Teleworkers Depend More on Helpdesks

from ITWeek, although geared specifically towards Information Technology professionals, often has interesting articles about working at home as well.

One of the articles last week, Telework and outsourcing growth raise security and skills issues, mentioned noted that:

IT managers will need to do more to provide data security and staff training as home working will continue to increase until 2010, according to a new report on technology, media and communications released by consultancy Deloitte today.

Deloitte predicts that advances in broadband, network security, IP communications and other tools will allow more staff to work from home and will encourage firms to make use of contract workers located anywhere in the world.

Deloitte partner David Tansley said many IT-related problems at work are solved thanks to verbal advice and on an ad-hoc basis by colleagues, and so do not come to the attention of IT staff. So when staff are allowed to work outside the office the burden on helpdesk staff can unexpectedly rise.

“The technology for delivering an office environment to people’s homes is becoming simpler and more reliable,” Tansley added. “But because you don’t have your colleagues around to tap on the shoulder [when working from home], some organizations are experiencing [a rise in] trivial helpdesk calls.”

Read the rest of the article…

From my own perspective, it’s true. I work at home – remotely – a fairly long distance away from the office I work for and I’m sometimes faced with having to solve problems for myself on my own whereas folks in the office generally have someone who either fixes or updates things for them or helps them.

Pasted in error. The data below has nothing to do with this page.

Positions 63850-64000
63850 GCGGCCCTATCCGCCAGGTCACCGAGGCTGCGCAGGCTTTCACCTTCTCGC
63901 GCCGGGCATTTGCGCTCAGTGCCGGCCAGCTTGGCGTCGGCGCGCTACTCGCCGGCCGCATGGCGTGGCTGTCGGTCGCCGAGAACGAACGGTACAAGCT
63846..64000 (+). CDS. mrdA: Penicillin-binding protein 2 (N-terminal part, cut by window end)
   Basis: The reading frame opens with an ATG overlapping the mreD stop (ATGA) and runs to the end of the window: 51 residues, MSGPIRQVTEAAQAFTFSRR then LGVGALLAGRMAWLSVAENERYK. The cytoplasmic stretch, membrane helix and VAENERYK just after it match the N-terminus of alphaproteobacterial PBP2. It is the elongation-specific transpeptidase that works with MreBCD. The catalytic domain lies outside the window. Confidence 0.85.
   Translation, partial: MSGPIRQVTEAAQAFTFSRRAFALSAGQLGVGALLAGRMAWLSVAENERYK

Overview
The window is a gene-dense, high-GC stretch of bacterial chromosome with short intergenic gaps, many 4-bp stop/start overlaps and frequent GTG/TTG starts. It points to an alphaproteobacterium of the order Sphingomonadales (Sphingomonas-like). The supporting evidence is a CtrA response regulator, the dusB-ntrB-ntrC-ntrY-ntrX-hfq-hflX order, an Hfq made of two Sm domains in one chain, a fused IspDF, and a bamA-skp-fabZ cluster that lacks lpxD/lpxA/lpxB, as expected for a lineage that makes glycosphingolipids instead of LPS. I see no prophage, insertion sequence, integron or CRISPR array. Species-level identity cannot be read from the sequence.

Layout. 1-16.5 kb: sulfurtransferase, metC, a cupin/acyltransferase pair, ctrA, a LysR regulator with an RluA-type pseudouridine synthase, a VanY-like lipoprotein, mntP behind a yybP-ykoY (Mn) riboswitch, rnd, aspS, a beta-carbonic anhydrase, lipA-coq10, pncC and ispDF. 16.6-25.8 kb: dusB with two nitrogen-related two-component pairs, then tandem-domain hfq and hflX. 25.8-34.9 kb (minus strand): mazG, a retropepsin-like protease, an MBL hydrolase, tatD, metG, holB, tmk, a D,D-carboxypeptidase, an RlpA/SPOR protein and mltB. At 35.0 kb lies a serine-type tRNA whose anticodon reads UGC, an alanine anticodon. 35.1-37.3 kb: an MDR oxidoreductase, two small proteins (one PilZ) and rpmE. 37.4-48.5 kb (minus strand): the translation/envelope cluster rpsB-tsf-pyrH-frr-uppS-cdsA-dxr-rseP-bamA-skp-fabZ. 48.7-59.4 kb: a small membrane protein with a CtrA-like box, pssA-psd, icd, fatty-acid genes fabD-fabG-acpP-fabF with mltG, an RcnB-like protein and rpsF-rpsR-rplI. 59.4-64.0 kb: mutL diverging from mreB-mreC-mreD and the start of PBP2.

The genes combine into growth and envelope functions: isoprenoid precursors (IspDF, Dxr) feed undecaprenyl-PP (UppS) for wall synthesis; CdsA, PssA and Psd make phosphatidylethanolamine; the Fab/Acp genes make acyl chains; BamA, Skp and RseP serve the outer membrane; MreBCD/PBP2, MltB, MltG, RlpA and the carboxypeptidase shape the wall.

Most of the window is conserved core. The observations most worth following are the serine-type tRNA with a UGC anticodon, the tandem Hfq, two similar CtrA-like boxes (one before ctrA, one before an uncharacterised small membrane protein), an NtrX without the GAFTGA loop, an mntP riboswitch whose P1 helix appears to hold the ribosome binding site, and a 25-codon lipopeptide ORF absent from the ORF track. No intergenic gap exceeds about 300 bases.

I figure it’s a small price to pay, my time for maintaining my home office, in exchange for the ability to work from home. I wonder if a company will come along to fill that gap between internal IT folks and remote workers. Perhaps there is already such a company. Some young techy dudes who are actually helpful and can answer questions about anything from email clients to backing up data.

The company I work for is not so huge that we have an entire IT department. We just have a guy. And he gets asked for additional help more times than any of us care to admit. So, it makes sense that a company who employs hundreds if not thousands of workers who are becoming more and more accustomed to the idea of telework might need to beef up the IT department.

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